Unidentified structures spotted by satellites on the borders of Xinjiang and Gansu Province, China, and posted on the Google Earth Internet service recently are giving rise to speculation about possible military activity, reports say.
The vast structures, all situated in parts of the Gobi used by China for its military, nuclear and space programs, have puzzled analysts. The imagery also leaves unanswered questions over whether the structures are dug in or painted.
Some of the sites observed are situated less than 160km from Jiuquan, where China’s space program and its launchpads are located. The Ding Xin military airbase, where China is believed to conduct classified aircraft tests, is 640km from some of the sites.
One picture taken in 2007 shows an aggregate of orange blocks the size of shipping containers arranged in a circle, with three military aircraft occupying the center. A more recent satellite sweep of the area shows the blocks scattered as far as 4.8km from the site.
Another image shows a series of metallic squares littered with what appears to be the debris of exploded vehicles, lending credibility to claims that some of the structures are used for gunnery or airstrike practice. Other structures consist of kilometers-long grids. With the Lop Nur nuclear test site located about 600km away from some of the structures, some experts have suggested the latter could be optical test ranges for missiles simulating the street grids of cities, with some speculating that this could be a replica of a Washington street layout. Others posit that the grids could be used for satellite calibration.
A defense expert at Jane’s Defence Weekly told the Telegraph that the structures looked similar to the kind of missile test ranges seen in the US, with target and instrumentation used to analyze the effect of missile blasts.
Beijing has yet to comment on the purpose of the structures.
Twice a day Hong Kong’s virtually deserted airport fills with the sound of tearful goodbyes as residents fearful for their future under China’s increasingly authoritarian rule start a new life overseas, mostly in Britain. London flights tend to leave in the afternoon and late evening, and for a few hours it briefly feels like the COVID-19 pandemic no longer exists as the airport comes to life. Check-in desks fill up with crowds of passengers wheeling as much luggage as their tickets will permit. Accompanied by the loved ones they leave behind, the scenes are emotionally charged and shadowed by a palpable pall of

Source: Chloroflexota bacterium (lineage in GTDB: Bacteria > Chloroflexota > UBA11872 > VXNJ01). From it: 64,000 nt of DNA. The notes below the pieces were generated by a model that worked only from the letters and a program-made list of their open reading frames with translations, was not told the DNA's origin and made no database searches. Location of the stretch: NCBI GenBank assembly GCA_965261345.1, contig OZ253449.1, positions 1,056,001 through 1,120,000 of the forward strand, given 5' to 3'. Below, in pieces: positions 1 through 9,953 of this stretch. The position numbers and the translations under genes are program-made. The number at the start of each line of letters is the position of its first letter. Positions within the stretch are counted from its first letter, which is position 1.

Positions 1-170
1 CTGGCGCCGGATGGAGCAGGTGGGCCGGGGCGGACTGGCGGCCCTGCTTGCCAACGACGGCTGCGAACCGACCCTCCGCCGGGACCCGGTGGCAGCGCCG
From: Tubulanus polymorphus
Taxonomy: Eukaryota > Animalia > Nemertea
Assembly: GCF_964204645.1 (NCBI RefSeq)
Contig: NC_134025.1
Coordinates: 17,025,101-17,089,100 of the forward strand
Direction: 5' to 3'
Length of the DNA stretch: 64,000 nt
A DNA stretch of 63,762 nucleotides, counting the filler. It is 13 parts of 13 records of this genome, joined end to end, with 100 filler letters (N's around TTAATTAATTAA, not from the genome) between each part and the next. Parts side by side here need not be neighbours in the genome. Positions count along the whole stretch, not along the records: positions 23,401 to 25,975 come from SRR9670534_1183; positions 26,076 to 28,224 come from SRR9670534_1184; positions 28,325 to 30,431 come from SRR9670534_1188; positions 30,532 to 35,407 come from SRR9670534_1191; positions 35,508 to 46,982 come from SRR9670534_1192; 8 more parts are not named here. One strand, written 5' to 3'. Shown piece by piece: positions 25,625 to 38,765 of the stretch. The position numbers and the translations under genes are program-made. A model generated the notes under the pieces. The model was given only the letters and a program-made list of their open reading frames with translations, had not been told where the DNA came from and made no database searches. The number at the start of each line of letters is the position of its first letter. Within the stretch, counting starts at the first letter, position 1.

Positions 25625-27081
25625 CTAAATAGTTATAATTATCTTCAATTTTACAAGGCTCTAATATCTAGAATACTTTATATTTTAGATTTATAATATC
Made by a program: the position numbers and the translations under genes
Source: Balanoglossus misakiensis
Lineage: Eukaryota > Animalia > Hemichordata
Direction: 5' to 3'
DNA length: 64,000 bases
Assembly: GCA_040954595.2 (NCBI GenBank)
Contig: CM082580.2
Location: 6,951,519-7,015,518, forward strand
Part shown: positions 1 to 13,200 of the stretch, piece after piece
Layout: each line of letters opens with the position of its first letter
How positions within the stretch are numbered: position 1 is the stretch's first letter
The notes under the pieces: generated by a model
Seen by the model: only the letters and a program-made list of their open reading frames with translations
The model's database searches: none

Ethiopia’s Afar region on Friday called on civilians to take up arms against rebels from neighboring Tigray, signaling a potential escalation in fighting that has already displaced tens of thousands this week. “Every Afar should protect their land with any means available, whether by guns, sticks or stones,” regional President Awol Arba said in an interview aired by regional state media. “No weapons can make us kneel down. We will win this war with our strong determination.” Tigrayan rebels launched operations in Afar last weekend, saying they were targeting pro-government troops massing along the two regions’ shared border. A government official said on
A man has confessed to defrauding Chinese-Canadian pop singer Kris Wu (吳亦凡) over a teenager’s accusation that he had sex with her when she was drunk, Beijing police said on Thursday. The announcement added a bizarre twist to a scandal that cost Wu endorsement contracts with brands including Porsche and Bulgari. The former member of South Korean boy band EXO has denied the accusation, which drew an outpouring of online support for the woman and criticism of Wu. On Friday, Louis Vuitton became the latest brand to end its contract with Wu. A man who saw rumors about the incident online contacted the woman
Buried in a long US indictment accusing China of a global cyberespionage campaign was a curious detail: Among the governments targeted by Chinese hackers was Cambodia, one of Beijing’s most loyal Asian allies. The target of the hack, which two sources with knowledge of the indictment said was the Cambodian Ministry of Foreign Affairs and International Cooperation, was also revealing: discussions between China and Cambodia over the use of the Mekong River, a new battleground for US and Chinese influence in Southeast Asia. Four Chinese — three security officials and a contract hacker — have been charged for attacks aimed at dozens